Meet Julia Collins, the first Black woman to co-found a unicorn company

BY Preta Peace Namasaba April 15, 2024 4:26 PM EDT
Julia Collins. Photo credit: Carta

Although Black women are America’s fastest-growing demographic of entrepreneurs, their ingenuity is often underestimated and overlooked at the nexus of money and power in Silicon Valley. Most entrepreneurs dream of founding a unicorn, a privately held startup company with a value of over $1 billion. However,  seemingly impenetrable structural barriers limit Black women’s realization of such tremendous business success. Julia Collins overcame all the prevailing limitations and obstacles to become the first Black woman to co-found a unicorn company.

It all began with food. Collins discovered her passion for food when she was just a little girl. She witnessed how cooking brought people together at her grandparent’s home in San Francisco which acted as a central place for the community to gather. Despite her upbringing and love for food, Collins did not immediately get into the food industry. The pressure to succeed loomed large.

“There was nothing that would please my family more than for me to get this incredible degree in [biomedical engineering]. The problem is I wasn’t living my authentic truth. You know, even at 18 years old, I knew that it just wasn’t for me. It wasn’t until I came to Stanford Business School and I permitted myself to live in my authentic truth and to say to myself, ‘Julia, it’s food, this is what is meant for you. This is what the universe is calling you to do.’,” Collins said about the leap of faith she took to enter the food business.

She attended Harvard University as a biomedical engineering major to make her family proud. Collins then went to Stanford Business School where she realized she could turn her love for food into a career. After grad school, she partnered with friends to grow a Mexican and BBQ fusion restaurant chain. The enterprise successfully expanded throughout New York, Maryland, Connecticut, and Washington D.C. and Collins saw the opportunity to return to her roots in Silicon Valley.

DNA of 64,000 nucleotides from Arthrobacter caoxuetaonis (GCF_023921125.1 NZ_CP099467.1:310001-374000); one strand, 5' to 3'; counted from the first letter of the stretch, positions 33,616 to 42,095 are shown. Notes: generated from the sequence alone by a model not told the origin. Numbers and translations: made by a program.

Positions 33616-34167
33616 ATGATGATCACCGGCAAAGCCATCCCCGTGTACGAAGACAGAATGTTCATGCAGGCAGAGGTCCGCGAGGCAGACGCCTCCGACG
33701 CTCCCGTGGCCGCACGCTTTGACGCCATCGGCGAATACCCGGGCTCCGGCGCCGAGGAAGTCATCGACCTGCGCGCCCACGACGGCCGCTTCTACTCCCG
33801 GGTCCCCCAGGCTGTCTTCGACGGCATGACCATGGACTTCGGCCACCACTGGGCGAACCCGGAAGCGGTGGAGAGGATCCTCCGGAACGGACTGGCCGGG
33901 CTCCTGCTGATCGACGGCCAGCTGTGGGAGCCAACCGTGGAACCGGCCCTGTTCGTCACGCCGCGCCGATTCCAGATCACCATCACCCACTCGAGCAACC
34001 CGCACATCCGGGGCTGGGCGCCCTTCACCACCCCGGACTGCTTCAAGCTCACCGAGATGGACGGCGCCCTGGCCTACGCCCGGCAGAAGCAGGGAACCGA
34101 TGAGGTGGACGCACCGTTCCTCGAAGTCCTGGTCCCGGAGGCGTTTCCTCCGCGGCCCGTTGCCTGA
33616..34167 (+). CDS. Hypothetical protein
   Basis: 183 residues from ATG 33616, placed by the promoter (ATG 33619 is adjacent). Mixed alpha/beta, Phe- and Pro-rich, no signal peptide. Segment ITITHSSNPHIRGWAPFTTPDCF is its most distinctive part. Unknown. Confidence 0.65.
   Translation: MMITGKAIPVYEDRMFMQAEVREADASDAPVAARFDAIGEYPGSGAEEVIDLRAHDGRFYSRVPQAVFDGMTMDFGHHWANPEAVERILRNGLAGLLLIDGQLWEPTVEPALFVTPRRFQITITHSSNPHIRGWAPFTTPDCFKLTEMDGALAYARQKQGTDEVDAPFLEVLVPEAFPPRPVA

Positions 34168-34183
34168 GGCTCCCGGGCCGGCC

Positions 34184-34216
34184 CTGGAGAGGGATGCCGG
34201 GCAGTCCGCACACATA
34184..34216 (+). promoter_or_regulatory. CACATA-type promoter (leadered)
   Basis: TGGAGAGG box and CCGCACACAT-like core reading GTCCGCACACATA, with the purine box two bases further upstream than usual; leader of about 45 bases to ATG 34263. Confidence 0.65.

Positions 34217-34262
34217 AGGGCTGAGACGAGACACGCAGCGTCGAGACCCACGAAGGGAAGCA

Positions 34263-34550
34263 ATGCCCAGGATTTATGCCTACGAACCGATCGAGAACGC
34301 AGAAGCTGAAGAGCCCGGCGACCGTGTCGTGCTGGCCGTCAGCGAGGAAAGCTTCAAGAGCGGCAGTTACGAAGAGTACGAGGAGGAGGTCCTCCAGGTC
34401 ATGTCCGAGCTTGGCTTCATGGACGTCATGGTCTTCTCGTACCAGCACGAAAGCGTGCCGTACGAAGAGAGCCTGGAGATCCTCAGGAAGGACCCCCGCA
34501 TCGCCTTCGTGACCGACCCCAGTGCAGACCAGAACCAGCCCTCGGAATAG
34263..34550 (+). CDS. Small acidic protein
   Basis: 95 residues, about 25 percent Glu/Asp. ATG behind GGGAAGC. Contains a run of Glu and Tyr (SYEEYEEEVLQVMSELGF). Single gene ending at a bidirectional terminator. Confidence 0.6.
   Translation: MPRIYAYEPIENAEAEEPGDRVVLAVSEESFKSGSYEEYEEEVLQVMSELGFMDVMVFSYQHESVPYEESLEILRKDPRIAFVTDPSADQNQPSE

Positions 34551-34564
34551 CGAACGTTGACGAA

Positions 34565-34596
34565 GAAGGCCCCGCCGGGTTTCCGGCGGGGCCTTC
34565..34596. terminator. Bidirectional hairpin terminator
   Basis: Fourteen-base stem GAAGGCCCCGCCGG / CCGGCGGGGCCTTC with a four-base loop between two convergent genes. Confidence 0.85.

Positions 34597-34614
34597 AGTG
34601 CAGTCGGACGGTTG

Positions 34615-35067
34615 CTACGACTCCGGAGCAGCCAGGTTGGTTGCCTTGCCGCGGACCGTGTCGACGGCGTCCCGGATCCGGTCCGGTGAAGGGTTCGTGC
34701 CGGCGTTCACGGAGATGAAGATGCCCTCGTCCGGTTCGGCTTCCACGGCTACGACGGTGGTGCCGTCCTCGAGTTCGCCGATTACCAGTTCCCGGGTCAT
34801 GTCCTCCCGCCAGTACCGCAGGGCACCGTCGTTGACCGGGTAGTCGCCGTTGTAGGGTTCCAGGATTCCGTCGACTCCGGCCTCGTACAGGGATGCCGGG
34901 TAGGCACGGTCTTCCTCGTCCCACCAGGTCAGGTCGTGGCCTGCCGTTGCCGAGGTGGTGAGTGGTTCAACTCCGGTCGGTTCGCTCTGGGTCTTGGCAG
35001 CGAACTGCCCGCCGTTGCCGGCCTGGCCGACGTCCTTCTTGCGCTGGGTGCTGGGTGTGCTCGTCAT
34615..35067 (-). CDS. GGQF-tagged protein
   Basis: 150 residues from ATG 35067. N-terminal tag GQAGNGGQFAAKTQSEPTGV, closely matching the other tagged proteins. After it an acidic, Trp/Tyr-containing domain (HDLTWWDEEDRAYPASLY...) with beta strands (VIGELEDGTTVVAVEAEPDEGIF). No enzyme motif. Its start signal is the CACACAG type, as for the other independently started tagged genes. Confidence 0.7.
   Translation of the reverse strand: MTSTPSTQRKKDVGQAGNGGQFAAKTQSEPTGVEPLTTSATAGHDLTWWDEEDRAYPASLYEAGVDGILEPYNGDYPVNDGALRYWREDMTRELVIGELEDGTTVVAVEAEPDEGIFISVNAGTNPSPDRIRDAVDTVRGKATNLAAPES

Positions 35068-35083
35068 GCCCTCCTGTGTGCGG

Combining technology and her love of food, Collins founded Zume Pizza in 2015. The company’s initial business proposition was the automated production and delivery of pizza, which would largely be made by robots and cooked en route to customers. The pizzas were cooked in a van equipped with GPS-automated ovens, timed to be ready before arrival at the address, and sliced by a self-cleaning robot cutter. Zume managed to raise $6 million in Series A investment funding within a year of its establishment.

“When I co-founded Zume Pizza, I had no idea what a unicorn founder was. I didn’t know that was something that people aspired to. I just did my work. I built my company, I thought about the impact that I wanted to have, I thought about the kind of culture that I wanted to build, I thought about the value that I wanted to create in the world, I thought about the value that I wanted to create for my customers. But I never had that billion-dollar target or the unicorn label on the horizon as something that I should aspire to. And I think that that was actually really smart,” Collins explained how she founded a unicorn.

The company patented its automated cooking technology that could be used for making much more than pizza. It subsequently pivoted from pizza to become a platform for automated food trucks. A larger umbrella company, Zume, Inc. was established to develop kitchen technology and AI for the food production process. With patents for sustainable food-delivery boxes, the company began licensing its automation technology and selling food packaging to other companies.

In 2018, Zume raised $48 million in Series B funding and was valued at $170 million. The company raised $375 million from SoftBank a year later, bringing its valuation to $2.25 billion. The founding round was so tremendous that according to Forbes, it surpassed all the money invested in food robotics since 2013. Through Zume, Collins became the first Black woman to found a unicorn company.

Having achieved unprecedented success in only three years with Zume, Collins stepped down as President to prepare for her next phase in food tech. She has since founded Planet FWD, a company dedicated to fighting climate change by making it easier to bring climate-friendly products to market. The carbon management platform also sells Collins’ own brand of carbon-neutral snacks called Moonshot Snacks which offers climate-friendly snacks.

“Although I recognize that I am the first, the thing that I spend the most time thinking about is how to make sure I am not the last or the only one,” Collins said of what being the first Black woman unicorn founder means to her.